'gun to the head' of the State to sustain the entity
even without a legal obligation."
Maliandi, 845 F.3d at 87 n.7; see also
Cooper, 548 F.3d at 305 (discussing but rejecting
reliance on both cases because of the lack of congressional
coercion); Febres, 445 F.3d at 235 n.9
(distinguishing the cases to the "limited
circumstances" under which federal law essentially
requires the state to keep afloat the agency claiming
immunity). That is plainly not the case here, where the state
is under no legal or other obligation to pay N.J.
Transit's debts or to reimburse N.J. Transit for any
judgments that it pays. See N.J. Stat. Ann. §
27:25-17. Indeed, this case is much more similar to the
Cooper case, where the state treasury factor did not
favor immunity because the transportation agency claiming
immunity could "satisfy the deficit itself by raising
fares, reducing service, and/or laying off employees."
Cooper, 548 F.3d at 305. Moreover, New Jersey may
choose to appropriate funds to help N.J. Transit cover its
operating deficit, but it is not obligated to do so. To this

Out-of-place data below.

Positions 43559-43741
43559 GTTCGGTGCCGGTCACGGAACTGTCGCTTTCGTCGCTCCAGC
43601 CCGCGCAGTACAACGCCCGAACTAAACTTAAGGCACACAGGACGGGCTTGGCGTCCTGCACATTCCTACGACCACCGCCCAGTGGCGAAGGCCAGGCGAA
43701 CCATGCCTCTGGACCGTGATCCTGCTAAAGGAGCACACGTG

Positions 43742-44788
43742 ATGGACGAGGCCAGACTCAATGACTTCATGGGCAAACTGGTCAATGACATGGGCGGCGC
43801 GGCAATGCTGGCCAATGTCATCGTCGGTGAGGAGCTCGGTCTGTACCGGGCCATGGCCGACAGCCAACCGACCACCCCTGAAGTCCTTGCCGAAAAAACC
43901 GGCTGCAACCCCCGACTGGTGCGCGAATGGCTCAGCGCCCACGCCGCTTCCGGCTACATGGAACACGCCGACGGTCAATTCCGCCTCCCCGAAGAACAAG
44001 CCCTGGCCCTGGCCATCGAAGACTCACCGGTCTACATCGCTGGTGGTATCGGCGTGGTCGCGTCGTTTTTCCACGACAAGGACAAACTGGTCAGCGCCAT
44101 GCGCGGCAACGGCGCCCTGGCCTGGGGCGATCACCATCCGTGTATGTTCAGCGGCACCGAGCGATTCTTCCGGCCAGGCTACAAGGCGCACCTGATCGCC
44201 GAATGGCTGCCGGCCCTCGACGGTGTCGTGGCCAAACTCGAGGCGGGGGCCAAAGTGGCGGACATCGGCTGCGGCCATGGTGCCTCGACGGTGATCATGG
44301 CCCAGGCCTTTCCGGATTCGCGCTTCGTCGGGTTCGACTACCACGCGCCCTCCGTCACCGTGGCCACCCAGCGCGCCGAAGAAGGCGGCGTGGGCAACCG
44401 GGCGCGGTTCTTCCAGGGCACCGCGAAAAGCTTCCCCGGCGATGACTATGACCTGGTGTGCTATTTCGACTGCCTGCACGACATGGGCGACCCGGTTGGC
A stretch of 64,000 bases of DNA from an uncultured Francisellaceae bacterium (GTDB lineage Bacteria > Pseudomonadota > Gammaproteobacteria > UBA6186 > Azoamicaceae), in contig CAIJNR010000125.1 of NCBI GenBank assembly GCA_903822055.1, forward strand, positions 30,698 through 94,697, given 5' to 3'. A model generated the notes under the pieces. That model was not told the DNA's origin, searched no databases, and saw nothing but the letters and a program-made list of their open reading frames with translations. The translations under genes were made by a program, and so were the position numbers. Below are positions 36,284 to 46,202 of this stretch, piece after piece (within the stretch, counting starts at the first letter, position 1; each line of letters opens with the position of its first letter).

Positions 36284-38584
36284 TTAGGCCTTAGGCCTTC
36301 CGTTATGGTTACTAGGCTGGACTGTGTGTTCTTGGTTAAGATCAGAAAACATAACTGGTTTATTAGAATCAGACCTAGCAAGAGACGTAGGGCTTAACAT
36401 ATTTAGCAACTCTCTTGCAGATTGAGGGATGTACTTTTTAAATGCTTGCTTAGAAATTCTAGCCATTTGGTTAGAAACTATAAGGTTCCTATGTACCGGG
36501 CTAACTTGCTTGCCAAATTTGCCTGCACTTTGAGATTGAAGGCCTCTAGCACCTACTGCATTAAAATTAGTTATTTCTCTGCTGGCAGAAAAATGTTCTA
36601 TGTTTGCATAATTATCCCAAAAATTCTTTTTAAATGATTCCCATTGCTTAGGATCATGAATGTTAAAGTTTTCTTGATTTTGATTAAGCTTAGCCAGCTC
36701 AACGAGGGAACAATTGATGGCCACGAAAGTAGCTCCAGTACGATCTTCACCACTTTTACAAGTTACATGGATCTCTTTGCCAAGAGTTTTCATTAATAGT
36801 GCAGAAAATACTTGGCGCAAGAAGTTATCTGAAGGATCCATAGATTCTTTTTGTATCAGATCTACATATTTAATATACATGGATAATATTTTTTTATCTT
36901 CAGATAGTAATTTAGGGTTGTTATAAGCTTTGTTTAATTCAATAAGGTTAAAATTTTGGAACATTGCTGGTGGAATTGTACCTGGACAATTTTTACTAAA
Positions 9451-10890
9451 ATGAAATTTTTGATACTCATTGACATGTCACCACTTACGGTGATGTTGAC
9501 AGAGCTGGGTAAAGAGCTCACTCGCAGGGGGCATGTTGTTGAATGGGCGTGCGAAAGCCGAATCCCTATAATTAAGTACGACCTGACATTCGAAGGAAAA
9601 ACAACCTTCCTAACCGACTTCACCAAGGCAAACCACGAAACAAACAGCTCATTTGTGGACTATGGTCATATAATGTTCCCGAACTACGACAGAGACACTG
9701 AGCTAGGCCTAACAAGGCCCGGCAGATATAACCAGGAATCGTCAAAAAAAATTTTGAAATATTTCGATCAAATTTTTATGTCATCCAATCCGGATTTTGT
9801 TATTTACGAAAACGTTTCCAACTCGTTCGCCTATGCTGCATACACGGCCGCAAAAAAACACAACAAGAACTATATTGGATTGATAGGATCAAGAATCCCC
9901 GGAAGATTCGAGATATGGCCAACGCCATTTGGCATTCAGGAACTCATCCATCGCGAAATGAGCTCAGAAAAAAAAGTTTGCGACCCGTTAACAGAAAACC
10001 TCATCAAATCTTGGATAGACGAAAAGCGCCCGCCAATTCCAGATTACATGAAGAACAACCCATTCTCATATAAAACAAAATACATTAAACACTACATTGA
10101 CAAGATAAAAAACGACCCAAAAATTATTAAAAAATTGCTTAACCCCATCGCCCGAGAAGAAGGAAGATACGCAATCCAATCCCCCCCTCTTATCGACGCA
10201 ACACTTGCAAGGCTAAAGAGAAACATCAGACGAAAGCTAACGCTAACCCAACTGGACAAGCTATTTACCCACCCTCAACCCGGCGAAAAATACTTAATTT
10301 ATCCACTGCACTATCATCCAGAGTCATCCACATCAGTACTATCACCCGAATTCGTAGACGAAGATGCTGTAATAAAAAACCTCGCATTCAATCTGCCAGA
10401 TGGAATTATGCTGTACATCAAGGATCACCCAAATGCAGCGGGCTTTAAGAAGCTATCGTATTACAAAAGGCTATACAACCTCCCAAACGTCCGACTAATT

end, N.J. Transit concedes that it is not entirely reliant on
state funds but rather that it receives a "combination
of federal, state, and local funds" to balance its
budget. N.J. Transit Br. 31. We therefore reject N.J.
Transit's suggestion that the "practical
effect" of a judgment would be equivalent to a
"legal obligation" sufficient to satisfy the
funding factor. See Maliandi, 845 F.3d at 87 n.7.
The state-treasury factor, as a result, does not favor a
finding of immunity in this case.
turn next to the second Fitchik factor, which
requires consideration of the status of the agency under
state law. Considerations include "how state law treats
the agency generally, whether the entity is separately
incorporated, whether the agency can sue or be sued in its
own right, and whether it is immune from state
taxation." Fitchik, 873 F.2d at 659. We have
also considered "the entity's authority to exercise
the power of eminent domain, application of state
administrative procedure and civil service laws to the
entity, the entity's ability to enter contracts and make
purchases on its own behalf, and whether the entity owns its
own real estate." Maliandi, 845 F.3d at 91. The
Fitchik Court concluded that "[b]ecause [NJ
Transit's] status under New Jersey law is uncertain, the
analysis of this factor does not significantly help in
determining whether [NJ Transit] is entitled to immunity from
suit in federal court." Fitchik, 873 F.2d at
662. In the twenty-eight years since our Court's decision
in Fitchik, however, it has become much more
apparent that New Jersey law regards N.J. Transit as an arm
of the state. The state law factor therefore weighs strongly
in favor of immunity.
is considerable indication that New Jersey law considers N.J.